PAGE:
Day of the Dead
Hollywood Undead are unintentionally hilarious. Their current line-up features luminaries such as J-Dog, Da Kurlzz, Funny Man, JOHNNY 3 TEARS, Charlie Scene and, uh, Danny. Former members include Shady Jeff (who, according to Wikipedia, “currently works as a mechanic and is working on converting diesel cars into vehicles that can run on vegetable oil.”) and Deuce. Their gimmick steals elements from basically every nu metal, rap metal or rap rock band you can think of – the face paint, the masks and the musical style all draw heavily from groups such as Limp Bizkit, Slipknot and Linkin Park in particular. Danny sounds like he should have been in Blink-182 instead.
Thematically, their music literally could not be more pedestrian and Day of the Dead is no different. On ‘How We Roll’ Johnny 3 Tears notes, incredibly, that “Ain’t nobody leaving until all of our dicks cum!”. They’re laughable and their music is panned by all music critics except the ones who are specifically into this sort of thing (“It’s time to enter into the Day Of The Dead- you can’t escape it if you wanted to”, notes Big Reggie Edwards over at The Front Row Report in his 9.5/10 review of this album). These are sad men who are now in their early and mid-30s singing about juvenile nonsense. And it’s actually a pretty fun listen, to be honest.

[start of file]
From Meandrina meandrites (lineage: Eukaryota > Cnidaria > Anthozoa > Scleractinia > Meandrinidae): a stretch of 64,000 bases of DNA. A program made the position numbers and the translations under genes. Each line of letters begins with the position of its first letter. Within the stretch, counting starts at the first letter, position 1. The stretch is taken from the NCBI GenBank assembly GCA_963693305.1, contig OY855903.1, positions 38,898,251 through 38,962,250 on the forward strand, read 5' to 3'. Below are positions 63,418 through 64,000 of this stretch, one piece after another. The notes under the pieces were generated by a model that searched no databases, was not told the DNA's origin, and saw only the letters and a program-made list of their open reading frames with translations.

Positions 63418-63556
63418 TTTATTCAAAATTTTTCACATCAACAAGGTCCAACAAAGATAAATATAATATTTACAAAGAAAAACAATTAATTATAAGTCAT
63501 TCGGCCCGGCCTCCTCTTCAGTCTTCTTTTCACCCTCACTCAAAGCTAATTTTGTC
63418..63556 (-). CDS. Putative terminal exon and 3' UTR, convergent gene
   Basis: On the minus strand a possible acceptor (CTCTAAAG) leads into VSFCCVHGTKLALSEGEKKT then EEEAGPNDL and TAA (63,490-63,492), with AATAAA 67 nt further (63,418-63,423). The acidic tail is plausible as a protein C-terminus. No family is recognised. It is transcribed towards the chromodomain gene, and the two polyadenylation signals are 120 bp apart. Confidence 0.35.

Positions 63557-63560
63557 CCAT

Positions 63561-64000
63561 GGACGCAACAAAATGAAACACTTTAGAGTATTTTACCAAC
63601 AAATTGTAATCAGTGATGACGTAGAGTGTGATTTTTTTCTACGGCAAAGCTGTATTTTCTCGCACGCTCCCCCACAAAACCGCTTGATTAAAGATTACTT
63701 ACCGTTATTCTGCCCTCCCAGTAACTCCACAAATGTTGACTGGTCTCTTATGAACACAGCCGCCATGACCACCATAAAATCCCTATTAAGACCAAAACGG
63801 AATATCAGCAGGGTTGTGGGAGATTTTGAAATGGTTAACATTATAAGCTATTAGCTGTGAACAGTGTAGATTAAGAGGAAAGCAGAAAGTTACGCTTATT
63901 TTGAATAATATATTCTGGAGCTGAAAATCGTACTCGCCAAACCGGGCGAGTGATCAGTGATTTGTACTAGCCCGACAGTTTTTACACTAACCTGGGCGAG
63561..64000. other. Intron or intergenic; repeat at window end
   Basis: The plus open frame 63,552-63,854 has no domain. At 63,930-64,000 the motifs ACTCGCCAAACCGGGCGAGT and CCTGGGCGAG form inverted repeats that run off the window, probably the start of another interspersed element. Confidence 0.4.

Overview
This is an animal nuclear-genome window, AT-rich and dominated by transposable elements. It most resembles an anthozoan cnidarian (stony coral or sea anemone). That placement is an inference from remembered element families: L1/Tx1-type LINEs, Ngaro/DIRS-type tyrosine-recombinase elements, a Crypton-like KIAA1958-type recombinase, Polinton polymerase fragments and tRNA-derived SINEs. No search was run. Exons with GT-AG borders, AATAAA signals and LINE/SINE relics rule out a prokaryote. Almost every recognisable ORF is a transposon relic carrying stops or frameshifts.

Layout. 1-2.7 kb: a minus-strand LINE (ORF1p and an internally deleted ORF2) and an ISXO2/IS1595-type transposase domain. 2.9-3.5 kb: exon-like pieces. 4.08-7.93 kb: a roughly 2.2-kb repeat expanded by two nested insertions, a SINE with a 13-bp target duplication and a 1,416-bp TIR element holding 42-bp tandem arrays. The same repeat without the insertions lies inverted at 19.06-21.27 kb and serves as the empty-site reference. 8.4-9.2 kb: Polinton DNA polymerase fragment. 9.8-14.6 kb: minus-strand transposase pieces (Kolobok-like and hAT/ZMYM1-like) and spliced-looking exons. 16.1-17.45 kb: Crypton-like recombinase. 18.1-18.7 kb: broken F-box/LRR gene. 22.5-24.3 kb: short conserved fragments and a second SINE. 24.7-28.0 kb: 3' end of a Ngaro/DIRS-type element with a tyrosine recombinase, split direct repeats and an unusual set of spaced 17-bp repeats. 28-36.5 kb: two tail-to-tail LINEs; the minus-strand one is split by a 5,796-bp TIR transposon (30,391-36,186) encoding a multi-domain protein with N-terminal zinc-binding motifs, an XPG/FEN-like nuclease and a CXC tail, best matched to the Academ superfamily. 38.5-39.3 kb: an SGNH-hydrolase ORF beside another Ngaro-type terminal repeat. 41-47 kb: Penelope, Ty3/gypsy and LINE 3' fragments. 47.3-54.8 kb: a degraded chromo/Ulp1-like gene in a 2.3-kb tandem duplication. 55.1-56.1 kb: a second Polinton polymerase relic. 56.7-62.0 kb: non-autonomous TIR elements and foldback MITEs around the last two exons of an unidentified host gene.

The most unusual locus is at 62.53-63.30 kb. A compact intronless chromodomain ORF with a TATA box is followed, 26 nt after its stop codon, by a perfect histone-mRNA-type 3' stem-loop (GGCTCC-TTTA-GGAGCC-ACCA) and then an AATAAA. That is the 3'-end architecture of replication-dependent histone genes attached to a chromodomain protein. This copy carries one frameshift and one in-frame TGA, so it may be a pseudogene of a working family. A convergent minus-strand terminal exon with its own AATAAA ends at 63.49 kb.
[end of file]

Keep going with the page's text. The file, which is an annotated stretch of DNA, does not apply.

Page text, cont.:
They’re at their best when being their ludicrous selves. The opening track, ‘Usual Suspects’ is very reminiscent of their 2009 semi-hit ‘Undead’ except with clichéd dub-step sprinklings. The guitar and drum work on ‘Day of the Dead’ is genuinely impressive. ‘Does Everyone in the World Have to Die’ needs to be heard to be believed – they’re ripping off so many people at the same time that it must be some kind of record. There’s elements of dub-step, Nine Inch Nails, Marilyn Manson, Limp Bizkit, Eminem and probably like 30 other artists here and it, miraculously, works. Another standout song, ‘Disease’, sounds like they mashed up Marilyn Manson’s ‘Beautiful People’ and Gary Glitter’s ‘Rock ‘n’ Roll Pt. 2’ before giving it the Hollywood Undead treatment. Elsewhere, “party” songs such as ‘Guzzle, Guzzle’ are listenable if redundant and occasionally their attempts at being serious hit the mark – notably on the excellent ‘Let Go’.
Where the album falls down, aside from the obvious handicap of being made by Hollywood Undead, is when they go full Linkin Park and this happens a bit too frequently. Songs such as ‘Take Me Home’, ‘Live Forever’ and ‘Save Me’ are all grim angry verse-attempted sweeping chorus-angry verse affairs that made many of their influences so unbearable in the first place. Elsewhere, they step a bit outside their plagiaristic comfort zone on the swinging, poppy ‘Party By Myself’ which has a traditional Latino feel to it that sounds wildly out of place. It’s muddled, meandering (clocking in at 4:56, the longest song on the record) and the sort of thing they should stay well away from.
Day of the Dead is good for what it is. There are few surprises here – and when there are, they’re usually unwelcome ones – but it’s full of guilty pleasure songs along the lines of earlier popular singles such as the aforementioned ‘Undead’ or ‘Dead Bite’. It’s probably Hollywood Undead’s finest release to date and, with high praise like that, who could really resist?